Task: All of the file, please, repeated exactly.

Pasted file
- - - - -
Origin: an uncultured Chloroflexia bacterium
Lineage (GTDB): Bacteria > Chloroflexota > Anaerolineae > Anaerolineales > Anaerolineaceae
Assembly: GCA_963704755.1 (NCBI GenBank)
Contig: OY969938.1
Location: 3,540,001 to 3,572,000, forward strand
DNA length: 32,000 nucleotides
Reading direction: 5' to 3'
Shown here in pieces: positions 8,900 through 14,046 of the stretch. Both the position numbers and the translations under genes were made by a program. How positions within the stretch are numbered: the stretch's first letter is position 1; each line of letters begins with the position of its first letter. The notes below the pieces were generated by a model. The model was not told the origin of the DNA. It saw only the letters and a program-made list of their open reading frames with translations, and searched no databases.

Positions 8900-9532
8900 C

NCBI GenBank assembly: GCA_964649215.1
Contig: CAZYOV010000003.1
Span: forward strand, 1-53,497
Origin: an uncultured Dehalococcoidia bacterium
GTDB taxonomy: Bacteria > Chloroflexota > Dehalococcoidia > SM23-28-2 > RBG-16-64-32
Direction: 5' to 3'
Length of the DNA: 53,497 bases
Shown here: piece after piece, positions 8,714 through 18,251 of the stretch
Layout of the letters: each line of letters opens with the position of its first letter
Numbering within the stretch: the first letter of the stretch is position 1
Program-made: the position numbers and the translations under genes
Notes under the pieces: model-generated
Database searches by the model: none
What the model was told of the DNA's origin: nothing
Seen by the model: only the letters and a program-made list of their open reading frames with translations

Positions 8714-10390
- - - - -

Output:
Origin: an uncultured Chloroflexia bacterium
Lineage (GTDB): Bacteria > Chloroflexota > Anaerolineae > Anaerolineales > Anaerolineaceae
Assembly: GCA_963704755.1 (NCBI GenBank)
Contig: OY969938.1
Location: 3,540,001 to 3,572,000, forward strand
DNA length: 32,000 nucleotides
Reading direction: 5' to 3'
Shown here in pieces: positions 8,900 through 14,046 of the stretch. Both the position numbers and the translations under genes were made by a program. How positions within the stretch are numbered: the stretch's first letter is position 1; each line of letters begins with the position of its first letter. The notes below the pieces were generated by a model. The model was not told the origin of the DNA. It saw only the letters and a program-made list of their open reading frames with translations, and searched no databases.

Positions 8900-9532
8900 C

NCBI GenBank assembly: GCA_964649215.1
Contig: CAZYOV010000003.1
Span: forward strand, 1-53,497
Origin: an uncultured Dehalococcoidia bacterium
GTDB taxonomy: Bacteria > Chloroflexota > Dehalococcoidia > SM23-28-2 > RBG-16-64-32
Direction: 5' to 3'
Length of the DNA: 53,497 bases
Shown here: piece after piece, positions 8,714 through 18,251 of the stretch
Layout of the letters: each line of letters opens with the position of its first letter
Numbering within the stretch: the first letter of the stretch is position 1
Program-made: the position numbers and the translations under genes
Notes under the pieces: model-generated
Database searches by the model: none
What the model was told of the DNA's origin: nothing
Seen by the model: only the letters and a program-made list of their open reading frames with translations

Positions 8714-10390